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Grren Thread/User Thread..!

 
Nilesh Raje
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Hi,

I belive green thread are the threads that are created and managed by the JVM and it cannot take advantage of multiple process as its runs within single process that JVM is in. Actually JVM will exist in one of the native threads created by OS.

Well when we say java and some class file name on command prompt Is there some thread like green thread created by JVM that keeps listening for java executable files and as soon as we run the java file is it attached to that thread. Does JVM create thread for each java program that we run?

One more query is like what if we actually write a thread class?
I belive in this thread gets attached to the JVM created thread but the control is with the user as its user created? Am i Right?

Also then in this case will there be 2 stacks?? one for the thread from JVM and other from the User thread?

I would also like to know that can we install multiple JVM on Same OS say in different drives? and if we can then i belive we will have to use IPC or RMI to communicate as both JVM will be in different process?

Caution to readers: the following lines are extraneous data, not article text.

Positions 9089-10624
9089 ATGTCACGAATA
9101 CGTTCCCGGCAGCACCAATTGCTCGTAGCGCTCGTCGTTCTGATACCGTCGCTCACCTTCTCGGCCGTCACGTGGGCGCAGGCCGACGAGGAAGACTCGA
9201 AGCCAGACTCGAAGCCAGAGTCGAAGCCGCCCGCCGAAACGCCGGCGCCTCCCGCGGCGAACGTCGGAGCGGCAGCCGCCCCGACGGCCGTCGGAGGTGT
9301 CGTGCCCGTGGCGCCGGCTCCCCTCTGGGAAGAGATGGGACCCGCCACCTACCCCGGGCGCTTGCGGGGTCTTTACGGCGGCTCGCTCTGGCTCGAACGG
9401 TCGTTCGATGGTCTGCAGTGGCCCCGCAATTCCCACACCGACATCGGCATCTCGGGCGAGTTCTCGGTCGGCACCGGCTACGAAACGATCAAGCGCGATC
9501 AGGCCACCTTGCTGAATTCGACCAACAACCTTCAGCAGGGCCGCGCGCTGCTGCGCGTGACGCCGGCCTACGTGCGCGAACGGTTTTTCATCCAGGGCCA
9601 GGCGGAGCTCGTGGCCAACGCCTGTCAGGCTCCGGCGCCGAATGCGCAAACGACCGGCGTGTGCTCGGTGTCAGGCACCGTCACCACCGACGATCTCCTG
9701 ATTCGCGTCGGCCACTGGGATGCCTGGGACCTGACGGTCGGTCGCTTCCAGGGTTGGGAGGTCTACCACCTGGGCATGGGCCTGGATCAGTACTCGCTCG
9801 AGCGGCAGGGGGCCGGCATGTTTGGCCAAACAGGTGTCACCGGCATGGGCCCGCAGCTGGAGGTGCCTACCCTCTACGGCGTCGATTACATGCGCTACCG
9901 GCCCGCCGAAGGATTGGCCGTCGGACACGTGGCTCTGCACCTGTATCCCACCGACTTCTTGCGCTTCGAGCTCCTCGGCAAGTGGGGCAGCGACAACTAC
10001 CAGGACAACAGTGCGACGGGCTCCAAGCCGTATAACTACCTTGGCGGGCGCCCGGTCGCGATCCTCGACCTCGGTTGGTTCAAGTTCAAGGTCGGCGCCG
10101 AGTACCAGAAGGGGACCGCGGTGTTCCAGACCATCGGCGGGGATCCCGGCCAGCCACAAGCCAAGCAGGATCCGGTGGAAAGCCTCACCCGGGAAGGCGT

Henry Wong
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I belive green thread are the threads that are created and managed by the JVM and it cannot take advantage of multiple process as its runs within single process that JVM is in. Actually JVM will exist in one of the native threads created by OS.


Green threads is a threading library that Java used many many years ago. I believe Java stopped using the green threads library, and switched to native threads, at either Java 1.1 or 1.2, don't remember.

With green threads, the OS doesn't see the threads. All context switching and other thread related stuff is implemented in the library. In modern JVMs, Java passes responsibility of threading to the underlying OS.

One more query is like what if we actually write a thread class?
I belive in this thread gets attached to the JVM created thread but the control is with the user as its user created? Am i Right?

Also then in this case will there be 2 stacks?? one for the thread from JVM and other from the User thread?


With modern JVMs, it is the OS that determines when a thread runs, and for how long. With old JVMs, that uses green threads, it is the threading library that does this (within the timeslice allocated to the JVM process). The user can set the priority which can affect the schedulling, but doesn't have absolute control.

Each thread in the process has it's own call stack.

I would also like to know that can we install multiple JVM on Same OS say in different drives? and if we can then i belive we will have to use IPC or RMI to communicate as both JVM will be in different process?


Yes, you can install and run multiple JVMs. They are separate processes if you run them at the same time. And yes, you can use RMI as a communication protocol.

Henry
 
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